Page:Popular Science Monthly Volume 41.djvu/409

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use there. These shields have gone out of use since the style of armor has been changed, and it is now molested but little, and leads a peaceful life away from the dwellings of men. "In Gallaland, whence your specimens have come," Menges writes to me, "the guereza lives in the thick woods, especially in deep, moist, and warm mountain gorges. It prefers a home in the giant sycamore trees, or wild figs, the fruits of which constitute its principal food. The Abyssinian juniper, which is from twenty-five to thirty metres high, and forms whole forests there, is also much resorted to by it." Brehm, relying upon the unanimity of the accounts which have appeared since the discovery of the guereza by the Abyssinian traveler Rüppell, of Frankfort, enthusiastically praises the beauty, gracefulness, and elegance of the outward appearance of the animal and the agility and grace of its motions, especially its colossal leap, in which the body seems to be carried along by its waving robe. Hans Meyer unconsciously complements this sketch with a description of the quiet, still life of the societies of four or five members in the secure height of their tree-top, and in connection with it mentions a habit not to my knowledge observed before, by which the presence of a band of guerezas can be recognized from a distance. It is a monotonous, sing-song humming, with an alternating crescendo and diminuendo, proceeding from the members of the families sitting lazily together, and to all appearance expressive of complete satisfaction. Perhaps it was because of the absence of this satisfaction that I never heard this humming from my pets. They usually kept themselves quite still, and were accustomed only to greet their beloved greens with a peculiar cry toned between the whimper of the capuchin and the crowing of the young mandrill. With this we have come to the end of our observations on these two peculiar families of monkeys which have been crowded away into the background in our zoological gardens by their livelier, more striking, and more hardy congeners. But we hope that what we have said of their remarkable organization will be enough to make them seem worthy of some attention from the animal-loving reader.—Translated for The Popular Science Monthly from Die Gartenlaube.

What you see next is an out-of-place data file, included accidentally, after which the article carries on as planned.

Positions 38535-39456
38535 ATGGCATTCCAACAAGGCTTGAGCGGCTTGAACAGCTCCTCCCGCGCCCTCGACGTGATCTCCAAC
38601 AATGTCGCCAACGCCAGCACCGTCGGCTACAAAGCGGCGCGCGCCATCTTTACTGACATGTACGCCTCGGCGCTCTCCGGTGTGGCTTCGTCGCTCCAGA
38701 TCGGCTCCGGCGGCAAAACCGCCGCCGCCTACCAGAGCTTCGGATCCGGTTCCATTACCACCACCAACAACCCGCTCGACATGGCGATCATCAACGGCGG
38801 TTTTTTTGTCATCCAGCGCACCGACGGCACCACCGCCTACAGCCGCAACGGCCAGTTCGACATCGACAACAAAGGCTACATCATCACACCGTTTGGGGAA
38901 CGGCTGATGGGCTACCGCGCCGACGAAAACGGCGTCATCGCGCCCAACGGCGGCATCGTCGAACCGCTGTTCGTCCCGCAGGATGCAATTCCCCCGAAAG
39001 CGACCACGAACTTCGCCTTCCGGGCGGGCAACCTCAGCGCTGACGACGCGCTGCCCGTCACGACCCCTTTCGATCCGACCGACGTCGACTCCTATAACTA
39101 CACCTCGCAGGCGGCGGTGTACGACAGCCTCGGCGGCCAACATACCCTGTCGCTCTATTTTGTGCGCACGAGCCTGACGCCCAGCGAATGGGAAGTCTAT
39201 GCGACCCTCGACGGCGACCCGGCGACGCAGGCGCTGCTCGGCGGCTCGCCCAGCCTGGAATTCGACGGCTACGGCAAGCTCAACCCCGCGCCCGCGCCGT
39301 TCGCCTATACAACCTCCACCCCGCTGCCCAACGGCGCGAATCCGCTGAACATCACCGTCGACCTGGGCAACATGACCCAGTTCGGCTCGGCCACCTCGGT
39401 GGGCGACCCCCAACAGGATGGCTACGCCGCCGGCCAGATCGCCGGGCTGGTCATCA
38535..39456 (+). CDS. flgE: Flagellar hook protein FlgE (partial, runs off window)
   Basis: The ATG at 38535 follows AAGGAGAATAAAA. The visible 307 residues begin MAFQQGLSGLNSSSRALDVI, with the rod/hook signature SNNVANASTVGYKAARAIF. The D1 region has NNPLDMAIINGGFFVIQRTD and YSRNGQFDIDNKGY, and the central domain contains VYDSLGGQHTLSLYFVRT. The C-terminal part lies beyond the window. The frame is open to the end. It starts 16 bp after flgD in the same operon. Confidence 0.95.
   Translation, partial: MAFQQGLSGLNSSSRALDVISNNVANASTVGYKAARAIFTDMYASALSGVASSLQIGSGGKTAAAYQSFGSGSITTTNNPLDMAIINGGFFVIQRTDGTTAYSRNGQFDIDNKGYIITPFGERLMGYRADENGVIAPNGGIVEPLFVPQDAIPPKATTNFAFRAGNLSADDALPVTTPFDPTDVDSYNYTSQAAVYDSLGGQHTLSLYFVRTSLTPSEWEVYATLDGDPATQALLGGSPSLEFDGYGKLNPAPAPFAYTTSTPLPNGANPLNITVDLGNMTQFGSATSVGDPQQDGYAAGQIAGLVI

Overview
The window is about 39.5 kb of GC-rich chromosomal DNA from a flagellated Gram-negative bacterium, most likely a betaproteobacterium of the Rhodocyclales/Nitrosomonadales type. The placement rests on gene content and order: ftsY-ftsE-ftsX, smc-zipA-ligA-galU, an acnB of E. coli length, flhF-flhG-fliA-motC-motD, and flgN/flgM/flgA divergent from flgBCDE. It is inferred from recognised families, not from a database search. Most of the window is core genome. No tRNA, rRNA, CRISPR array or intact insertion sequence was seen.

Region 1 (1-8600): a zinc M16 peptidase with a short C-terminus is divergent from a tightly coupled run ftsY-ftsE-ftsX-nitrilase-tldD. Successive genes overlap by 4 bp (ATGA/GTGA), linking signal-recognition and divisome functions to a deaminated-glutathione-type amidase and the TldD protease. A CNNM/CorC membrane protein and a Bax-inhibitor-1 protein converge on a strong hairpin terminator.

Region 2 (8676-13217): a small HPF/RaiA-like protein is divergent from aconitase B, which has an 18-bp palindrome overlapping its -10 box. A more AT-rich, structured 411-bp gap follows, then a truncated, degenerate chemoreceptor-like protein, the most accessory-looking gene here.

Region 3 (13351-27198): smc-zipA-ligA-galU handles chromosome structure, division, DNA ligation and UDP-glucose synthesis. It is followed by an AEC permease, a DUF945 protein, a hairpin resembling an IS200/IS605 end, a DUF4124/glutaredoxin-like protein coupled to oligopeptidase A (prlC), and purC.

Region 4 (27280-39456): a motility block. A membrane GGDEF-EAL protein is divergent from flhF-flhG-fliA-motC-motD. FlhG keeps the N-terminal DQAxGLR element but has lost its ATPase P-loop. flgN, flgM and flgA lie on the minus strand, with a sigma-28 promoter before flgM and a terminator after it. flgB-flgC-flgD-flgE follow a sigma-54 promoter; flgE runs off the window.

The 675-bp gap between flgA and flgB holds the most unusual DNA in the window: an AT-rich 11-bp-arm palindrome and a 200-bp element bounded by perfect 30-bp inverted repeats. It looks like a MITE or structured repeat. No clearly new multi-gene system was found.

One of the incentives that send explorers so often back to their work was described by Captain Younghusband after relating to the English Society of Arts the story of his experiences in the Pamirs. Like most travelers, he said, he bad often thought he should not go again on such arduous adventures; but when the traveler returned to his native country, and saw that an interest was taken in what he had done, and that people would still be interested in further journeys he might make, he felt his energies renewed and was quite willing to undergo the hardships which must necessarily befall him, feeling that he was doing something for his government and his country.